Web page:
The wife’s role has traditionally been understood as submissive, docile and that of a homemaker. Sex has been treated as obligatory in a marriage and also taboo. Atleast the discussion openly of it, hence, the awareness remains dismal. Economic independence, a dream for many Indian women still is an undeniably important factor for being heard and respected. With the women being fed the bitter medicine of being “good wives”, to quietly serve and not wash dirty linen in public, even counseling remains inaccessible.

Legislators use results of research studies as an excuse against making marital rape an offence, which indicates that many survivors of marital rape, report flash back, sexual dysfunction, emotional pain, even years out of the violence and worse, they sometimes continue living with the abuser. For these reasons, even the latest report of the Law Commission has preferred to adhere to its earlier opinion of non-recognition of “rape within the bonds of marriage” as such a provision may amount top excessive interference wit the marital relationship.

A marriage is a bond of trust and that of affection. A husband exercising sexual superiority, by getting it on demand and through any means possible, is not part of the institution. Surprisingly, this is not, as yet, in any law book in India.

The very definition of rape (section 375 of IPC) demands change. The narrow definition has been criticized by Indian and international women’s and children organizations, who insist that including oral sex, sodomy and penetration by foreign objects within the meaning of rape would not have been inconsistent with nay constitutional provisions, natural justice  or equity. Even international law now says that rape may be accepted a s the “sexual penetration, not just penal penetration, but also threatening, forceful, coercive use of force against the victim, or the penetration by any object, however slight.” Article 2 of the Declaration of the Elimination of Violence against Women includes marital rape explicitly in the definition of violence against women. Emphasis on these provisions is not meant to tantalize, but to give the victim and not the criminal, the benefit of doubt.

Marital rape is illegal in 18 American States, 3 Australian States, New Zealand, Canada, Israel, France, Sweden, Denmark, Norway, Soviet Union, Poland and Czechoslovakia. Rape in any form is an act of utter humiliation, degradation and violation rather than an outdated concept of penile/vaginal penetration. Restricting an understanding of rape reaffirms the view that rapists treat rape as sex and not violence and hence, condone such behaviour.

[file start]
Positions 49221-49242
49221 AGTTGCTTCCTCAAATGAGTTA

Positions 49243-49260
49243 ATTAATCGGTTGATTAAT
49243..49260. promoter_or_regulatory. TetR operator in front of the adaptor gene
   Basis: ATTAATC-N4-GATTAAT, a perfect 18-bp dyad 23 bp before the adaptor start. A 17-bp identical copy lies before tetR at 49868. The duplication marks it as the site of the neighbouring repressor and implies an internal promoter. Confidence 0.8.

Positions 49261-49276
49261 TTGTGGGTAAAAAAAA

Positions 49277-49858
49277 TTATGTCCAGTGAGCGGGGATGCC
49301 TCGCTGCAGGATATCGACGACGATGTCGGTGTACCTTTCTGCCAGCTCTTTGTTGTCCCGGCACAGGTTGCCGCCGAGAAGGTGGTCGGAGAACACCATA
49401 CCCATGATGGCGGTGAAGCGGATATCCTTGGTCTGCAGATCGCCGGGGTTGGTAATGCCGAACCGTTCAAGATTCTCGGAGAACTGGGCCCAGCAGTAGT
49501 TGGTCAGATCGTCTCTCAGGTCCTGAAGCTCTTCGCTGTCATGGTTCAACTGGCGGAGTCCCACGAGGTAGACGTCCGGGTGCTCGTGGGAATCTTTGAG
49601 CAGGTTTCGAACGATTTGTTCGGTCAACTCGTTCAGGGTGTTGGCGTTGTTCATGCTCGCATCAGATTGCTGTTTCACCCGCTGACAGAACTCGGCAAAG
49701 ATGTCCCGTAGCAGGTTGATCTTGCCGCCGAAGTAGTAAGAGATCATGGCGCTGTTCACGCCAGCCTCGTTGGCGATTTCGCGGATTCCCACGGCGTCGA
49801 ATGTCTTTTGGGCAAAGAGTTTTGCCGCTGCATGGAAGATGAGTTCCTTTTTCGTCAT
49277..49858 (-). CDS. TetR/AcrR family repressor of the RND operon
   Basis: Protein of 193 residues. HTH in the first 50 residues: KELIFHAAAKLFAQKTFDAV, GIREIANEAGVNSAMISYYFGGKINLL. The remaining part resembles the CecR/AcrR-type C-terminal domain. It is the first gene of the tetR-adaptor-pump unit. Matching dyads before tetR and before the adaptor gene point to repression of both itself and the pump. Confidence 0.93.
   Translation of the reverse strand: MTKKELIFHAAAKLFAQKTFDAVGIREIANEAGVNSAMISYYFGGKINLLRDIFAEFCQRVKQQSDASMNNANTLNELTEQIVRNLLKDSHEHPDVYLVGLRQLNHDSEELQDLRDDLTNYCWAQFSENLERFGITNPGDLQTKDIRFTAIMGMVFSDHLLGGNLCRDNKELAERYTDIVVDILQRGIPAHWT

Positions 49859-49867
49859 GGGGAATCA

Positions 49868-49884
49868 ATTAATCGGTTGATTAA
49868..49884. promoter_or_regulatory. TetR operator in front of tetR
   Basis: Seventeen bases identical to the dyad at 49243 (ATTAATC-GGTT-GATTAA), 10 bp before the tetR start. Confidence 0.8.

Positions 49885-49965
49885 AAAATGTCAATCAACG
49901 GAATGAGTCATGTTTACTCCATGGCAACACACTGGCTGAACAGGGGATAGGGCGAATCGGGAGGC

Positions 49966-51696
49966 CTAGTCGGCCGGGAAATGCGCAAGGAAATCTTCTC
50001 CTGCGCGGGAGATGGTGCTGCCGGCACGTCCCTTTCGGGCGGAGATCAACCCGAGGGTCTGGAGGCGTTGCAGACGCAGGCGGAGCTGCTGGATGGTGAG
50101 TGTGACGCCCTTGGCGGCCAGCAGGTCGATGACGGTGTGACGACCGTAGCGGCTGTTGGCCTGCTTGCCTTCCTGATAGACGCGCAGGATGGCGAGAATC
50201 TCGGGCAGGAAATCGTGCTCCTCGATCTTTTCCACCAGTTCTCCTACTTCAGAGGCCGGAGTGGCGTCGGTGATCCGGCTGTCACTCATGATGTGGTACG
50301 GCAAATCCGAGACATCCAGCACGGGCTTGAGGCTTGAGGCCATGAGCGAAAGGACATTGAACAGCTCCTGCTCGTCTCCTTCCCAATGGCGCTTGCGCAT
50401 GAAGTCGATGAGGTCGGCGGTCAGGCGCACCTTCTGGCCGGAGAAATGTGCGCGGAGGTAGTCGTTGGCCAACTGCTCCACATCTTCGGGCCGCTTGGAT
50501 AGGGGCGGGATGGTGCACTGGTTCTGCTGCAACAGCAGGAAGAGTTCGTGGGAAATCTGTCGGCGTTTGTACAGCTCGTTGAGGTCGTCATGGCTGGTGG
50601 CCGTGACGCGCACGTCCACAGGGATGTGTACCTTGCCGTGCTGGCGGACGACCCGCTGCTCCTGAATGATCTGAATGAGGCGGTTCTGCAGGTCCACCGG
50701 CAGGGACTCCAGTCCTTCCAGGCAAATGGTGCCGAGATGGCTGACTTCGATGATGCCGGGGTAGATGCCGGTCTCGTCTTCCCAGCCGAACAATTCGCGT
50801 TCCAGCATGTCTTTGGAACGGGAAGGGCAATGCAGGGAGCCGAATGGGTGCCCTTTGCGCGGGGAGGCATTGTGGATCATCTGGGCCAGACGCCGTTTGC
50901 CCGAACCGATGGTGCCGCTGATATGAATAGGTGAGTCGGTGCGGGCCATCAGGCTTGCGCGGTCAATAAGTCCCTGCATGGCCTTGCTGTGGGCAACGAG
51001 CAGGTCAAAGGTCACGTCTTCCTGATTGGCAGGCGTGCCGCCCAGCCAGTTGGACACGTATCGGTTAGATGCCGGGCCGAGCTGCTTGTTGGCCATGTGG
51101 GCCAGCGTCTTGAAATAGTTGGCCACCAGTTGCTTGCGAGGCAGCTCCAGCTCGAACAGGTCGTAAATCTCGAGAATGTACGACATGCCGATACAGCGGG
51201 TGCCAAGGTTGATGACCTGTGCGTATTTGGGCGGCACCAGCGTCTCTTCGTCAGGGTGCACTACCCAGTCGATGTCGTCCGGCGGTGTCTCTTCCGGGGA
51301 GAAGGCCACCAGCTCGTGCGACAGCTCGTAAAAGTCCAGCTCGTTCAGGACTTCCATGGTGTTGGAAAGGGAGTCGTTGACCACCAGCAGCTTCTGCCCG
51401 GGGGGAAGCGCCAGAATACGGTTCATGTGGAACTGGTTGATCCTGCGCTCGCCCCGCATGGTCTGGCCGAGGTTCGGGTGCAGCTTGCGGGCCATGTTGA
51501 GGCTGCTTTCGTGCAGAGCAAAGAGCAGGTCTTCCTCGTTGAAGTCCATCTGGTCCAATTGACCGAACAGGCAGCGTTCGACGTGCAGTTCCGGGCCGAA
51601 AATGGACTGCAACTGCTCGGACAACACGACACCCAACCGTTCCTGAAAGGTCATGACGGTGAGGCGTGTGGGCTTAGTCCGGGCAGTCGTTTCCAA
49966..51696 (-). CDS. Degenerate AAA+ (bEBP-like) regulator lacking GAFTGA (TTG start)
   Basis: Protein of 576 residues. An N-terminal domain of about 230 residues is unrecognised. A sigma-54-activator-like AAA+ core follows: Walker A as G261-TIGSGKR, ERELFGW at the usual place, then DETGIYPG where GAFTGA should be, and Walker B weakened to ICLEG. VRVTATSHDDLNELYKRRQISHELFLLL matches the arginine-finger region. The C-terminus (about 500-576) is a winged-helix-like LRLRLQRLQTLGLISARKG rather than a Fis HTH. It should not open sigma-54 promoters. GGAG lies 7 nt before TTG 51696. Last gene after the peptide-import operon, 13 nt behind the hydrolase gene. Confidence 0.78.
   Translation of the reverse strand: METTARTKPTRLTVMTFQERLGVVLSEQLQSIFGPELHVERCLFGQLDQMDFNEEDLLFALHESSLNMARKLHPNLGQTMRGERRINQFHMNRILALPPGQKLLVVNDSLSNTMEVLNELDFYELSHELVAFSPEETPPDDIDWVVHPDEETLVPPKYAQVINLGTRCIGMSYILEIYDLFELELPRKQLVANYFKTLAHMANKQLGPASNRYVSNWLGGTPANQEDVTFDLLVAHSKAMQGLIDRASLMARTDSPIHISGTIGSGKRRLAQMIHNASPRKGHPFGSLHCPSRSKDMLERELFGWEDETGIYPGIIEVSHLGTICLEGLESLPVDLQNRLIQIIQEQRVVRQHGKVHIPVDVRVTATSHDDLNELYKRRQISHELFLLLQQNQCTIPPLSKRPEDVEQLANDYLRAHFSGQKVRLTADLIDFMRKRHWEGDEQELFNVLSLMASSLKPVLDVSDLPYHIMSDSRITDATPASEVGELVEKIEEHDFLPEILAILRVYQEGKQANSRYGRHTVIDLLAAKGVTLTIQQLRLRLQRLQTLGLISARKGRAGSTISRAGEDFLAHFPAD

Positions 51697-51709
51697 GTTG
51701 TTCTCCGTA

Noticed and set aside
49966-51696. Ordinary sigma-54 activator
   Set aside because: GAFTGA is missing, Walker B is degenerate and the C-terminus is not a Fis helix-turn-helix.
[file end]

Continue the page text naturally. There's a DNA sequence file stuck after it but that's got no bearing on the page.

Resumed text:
The importance of consent for every individual decision cannot be over emphasized. A woman can protect her right to life and liberty, but not her body, within her marriage, which is just ironical. Women so far have had recourse only to section 498-A of the IPC, dealing with cruelty, to protect themselves against “perverse sexual conduct by the husband”. But, where is the standard of measure or interpretation for the courts, of ‘perversion’ or ‘unnatural’, the definitions within intimate spousal relations? Is excessive demand for sex perverse? Isn’t consent a sine qua non? Is marriage a license to rape? There is no answer, because the judiciary and the legislature have been silent.

The 172nd Law Commission report had made the following recommendations for substantial change in the law with regard to rape.

  1. ‘Rape’ should be replaced by the term ‘sexual assault’.
  2. ‘Sexual intercourse as contained in section 375 of IPC should include all forms of penetration such as penile/vaginal, penile/oral, finger/vaginal, finger/anal and object/vaginal.
  3. In the light of Sakshi v. Union of India and Others [2004 (5) SCC 518], ‘sexual assault on any part of the body should be construed as rape.
  4. Rape laws should be made gender neutral as custodial rape of young boys has been neglected by law.
  5. A new offence, namely section 376E with the title ‘unlawful sexual conduct’ should be created.
  6. Section 509 of the IPC was also sought to be amended, providing higher punishment where the offence set out in the said section is committed with sexual intent.
  7. Marital rape: explanation (2) of section 375 of IPC should be deleted. Forced sexual intercourse by a husband with his wife should be treated equally as an offence just as any physical violence by a husband against the wife is treated as an offence. On the same reasoning, section 376 A was to be deleted.
  8. Under the Indian Evidence Act (IEA), when alleged that a victim consented to the sexual act and it is denied, the court shall presume it to be so.

The much awaited Domestic Violence Act, 2005 (DVA) has also been a disappointment. It has provided civil remedies to what the provision of cruelty already gave criminal remedies, while keeping the status of the matter of marital rape in continuing disregard. Section 3 of the Domestic Violence Act, amongst other things in the definition of domestic violence, has included any act causing harm, injury, anything endangering health, life, etc., … mental, physical, or sexual.